1) What specifically violated the terms of service that are considered "prohibited conduct"?
2) When will the money be transferred to Mrs. Jones's account?
3) Why did you delete the account without giving Christina Adams a warning?
4) How can Christina Adams or Erin Jones see the comments to them?
5) How many people withdrew their donations since you took down the link?
The company did not respond to these questions.
The GoFundMe post from Erin Jones on Nov. 17
I'm on a mission to save my husband's life,” Erin Jones stated, on an NBC 5 news story in the Dallas-Fort Worth area. That quote alone says it all.
In what could be a landmark case for patient rights, the Jones family is fighting not just for access to legal medicine, but for the very life of husband and father Jason Jones. Fortunately, Jason Jones, the sole breadwinner for his family of seven, is a fighter. He has served the public for 28 years in law enforcement and is currently a Tarrant County Deputy Sheriff.
But once he beats COVID, there will be mountains of medical expenses, rehabilitation facility costs, recovery time out of work -- and now legal fees.
After months of unsuccessful approaches to helping Jason kick COVID and its aftermath, the family has decided to insist on the administration of the Ivermectin protocol. Erin, Jason’s wife, therefore, went to a Tarrant County District Court to obtain the treatment by a mandatory injunction. Lawyers for the Jones's have won a temporary injunction to compel the hospital to give emergency privileges to a doctor who has saved lives with the Ivermectin protocol. However, the hospital immediately appealed to the Second Court of Appeals.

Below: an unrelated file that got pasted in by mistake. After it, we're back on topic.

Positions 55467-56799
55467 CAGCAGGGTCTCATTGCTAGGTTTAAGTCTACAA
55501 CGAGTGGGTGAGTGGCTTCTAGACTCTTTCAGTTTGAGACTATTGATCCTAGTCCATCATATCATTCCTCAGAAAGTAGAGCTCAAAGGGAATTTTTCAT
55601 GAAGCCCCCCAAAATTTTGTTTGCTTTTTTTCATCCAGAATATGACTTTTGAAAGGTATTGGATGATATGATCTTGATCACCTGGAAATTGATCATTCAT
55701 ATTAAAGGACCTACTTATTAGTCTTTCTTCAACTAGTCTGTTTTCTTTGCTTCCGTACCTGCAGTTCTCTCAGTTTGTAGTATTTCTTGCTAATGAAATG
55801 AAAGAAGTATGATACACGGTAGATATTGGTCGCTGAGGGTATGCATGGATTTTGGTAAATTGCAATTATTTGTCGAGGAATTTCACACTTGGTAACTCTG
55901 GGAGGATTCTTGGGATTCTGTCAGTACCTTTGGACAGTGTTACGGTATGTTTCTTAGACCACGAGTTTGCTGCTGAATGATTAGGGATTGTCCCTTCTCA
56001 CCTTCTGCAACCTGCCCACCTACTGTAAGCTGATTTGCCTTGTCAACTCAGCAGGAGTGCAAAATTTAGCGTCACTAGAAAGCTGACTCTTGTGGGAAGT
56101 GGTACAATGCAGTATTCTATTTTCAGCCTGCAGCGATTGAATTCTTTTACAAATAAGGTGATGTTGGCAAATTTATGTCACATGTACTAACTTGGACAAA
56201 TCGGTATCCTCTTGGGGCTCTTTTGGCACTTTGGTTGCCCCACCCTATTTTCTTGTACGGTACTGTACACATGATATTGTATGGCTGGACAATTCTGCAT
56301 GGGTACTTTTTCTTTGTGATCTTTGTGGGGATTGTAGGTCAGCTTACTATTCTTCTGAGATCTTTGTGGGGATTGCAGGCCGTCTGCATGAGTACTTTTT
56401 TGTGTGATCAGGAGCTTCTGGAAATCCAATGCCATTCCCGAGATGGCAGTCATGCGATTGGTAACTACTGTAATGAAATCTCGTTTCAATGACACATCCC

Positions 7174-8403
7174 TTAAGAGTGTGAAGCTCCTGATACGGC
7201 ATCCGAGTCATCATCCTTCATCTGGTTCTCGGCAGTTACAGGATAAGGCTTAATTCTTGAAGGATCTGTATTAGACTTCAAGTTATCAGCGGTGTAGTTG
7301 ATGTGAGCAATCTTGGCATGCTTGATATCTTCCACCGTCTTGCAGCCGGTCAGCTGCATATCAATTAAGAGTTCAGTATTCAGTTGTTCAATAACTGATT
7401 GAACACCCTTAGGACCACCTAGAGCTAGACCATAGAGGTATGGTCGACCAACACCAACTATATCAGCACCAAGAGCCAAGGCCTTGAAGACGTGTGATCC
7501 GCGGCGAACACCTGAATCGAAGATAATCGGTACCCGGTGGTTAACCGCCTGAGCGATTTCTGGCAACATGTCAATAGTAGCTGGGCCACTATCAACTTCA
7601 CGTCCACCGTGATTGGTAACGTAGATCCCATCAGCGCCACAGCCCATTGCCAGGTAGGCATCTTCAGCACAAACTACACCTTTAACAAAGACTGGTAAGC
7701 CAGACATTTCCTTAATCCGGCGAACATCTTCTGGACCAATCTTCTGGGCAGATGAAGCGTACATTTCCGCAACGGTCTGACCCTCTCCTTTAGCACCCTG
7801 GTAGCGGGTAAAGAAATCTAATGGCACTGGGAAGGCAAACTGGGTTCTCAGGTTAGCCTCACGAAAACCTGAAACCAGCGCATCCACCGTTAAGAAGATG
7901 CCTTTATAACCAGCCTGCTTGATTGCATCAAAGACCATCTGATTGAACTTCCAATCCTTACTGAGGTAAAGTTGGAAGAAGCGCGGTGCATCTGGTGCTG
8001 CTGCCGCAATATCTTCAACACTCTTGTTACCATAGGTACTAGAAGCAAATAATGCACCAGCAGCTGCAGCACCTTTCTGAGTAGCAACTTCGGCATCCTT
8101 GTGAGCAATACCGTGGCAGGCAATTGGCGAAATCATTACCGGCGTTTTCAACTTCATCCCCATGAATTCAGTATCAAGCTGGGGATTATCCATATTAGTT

The Jones family needs immediate help with legal costs to continue to fight for his right to receive treatment of his choice while confined in a hospital. The hospital claims that he can't be transferred, while denying him access to the doctor and treatment of his choice. The hospital has appealed the temporary injunction granted by the trial court and is expected to continue to resist, even if Jason Jones wins at the Appellate level.